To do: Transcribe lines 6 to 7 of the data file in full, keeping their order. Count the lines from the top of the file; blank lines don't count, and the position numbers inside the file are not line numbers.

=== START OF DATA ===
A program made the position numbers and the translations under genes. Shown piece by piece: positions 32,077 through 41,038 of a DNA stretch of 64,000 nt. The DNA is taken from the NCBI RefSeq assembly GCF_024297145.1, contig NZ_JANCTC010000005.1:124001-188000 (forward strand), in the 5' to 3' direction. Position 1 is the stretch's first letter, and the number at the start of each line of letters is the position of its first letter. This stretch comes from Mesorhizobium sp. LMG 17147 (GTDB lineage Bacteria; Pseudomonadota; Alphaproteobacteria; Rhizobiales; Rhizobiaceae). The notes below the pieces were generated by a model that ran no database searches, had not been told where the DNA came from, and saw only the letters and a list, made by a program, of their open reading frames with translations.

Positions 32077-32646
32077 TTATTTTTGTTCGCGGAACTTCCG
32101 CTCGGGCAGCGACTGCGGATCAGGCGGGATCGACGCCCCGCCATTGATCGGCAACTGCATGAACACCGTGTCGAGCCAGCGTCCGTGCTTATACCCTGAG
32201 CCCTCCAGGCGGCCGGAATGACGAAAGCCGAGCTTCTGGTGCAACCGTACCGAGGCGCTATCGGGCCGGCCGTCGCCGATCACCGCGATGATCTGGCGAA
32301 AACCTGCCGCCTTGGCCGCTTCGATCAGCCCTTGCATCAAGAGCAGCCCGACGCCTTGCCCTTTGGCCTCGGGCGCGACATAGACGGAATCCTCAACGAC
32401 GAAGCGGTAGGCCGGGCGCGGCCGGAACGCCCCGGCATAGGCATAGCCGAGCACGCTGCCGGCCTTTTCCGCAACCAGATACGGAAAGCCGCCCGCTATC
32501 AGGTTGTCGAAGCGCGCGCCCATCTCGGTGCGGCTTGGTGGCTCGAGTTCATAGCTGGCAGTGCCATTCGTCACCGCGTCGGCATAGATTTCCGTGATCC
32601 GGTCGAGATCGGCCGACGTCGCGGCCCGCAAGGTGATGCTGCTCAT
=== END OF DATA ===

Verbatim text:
32301 AACCTGCCGCCTTGGCCGCTTCGATCAGCCCTTGCATCAAGAGCAGCCCGACGCCTTGCCCTTTGGCCTCGGGCGCGACATAGACGGAATCCTCAACGAC
32401 GAAGCGGTAGGCCGGGCGCGGCCGGAACGCCCCGGCATAGGCATAGCCGAGCACGCTGCCGGCCTTTTCCGCAACCAGATACGGAAAGCCGCCCGCTATC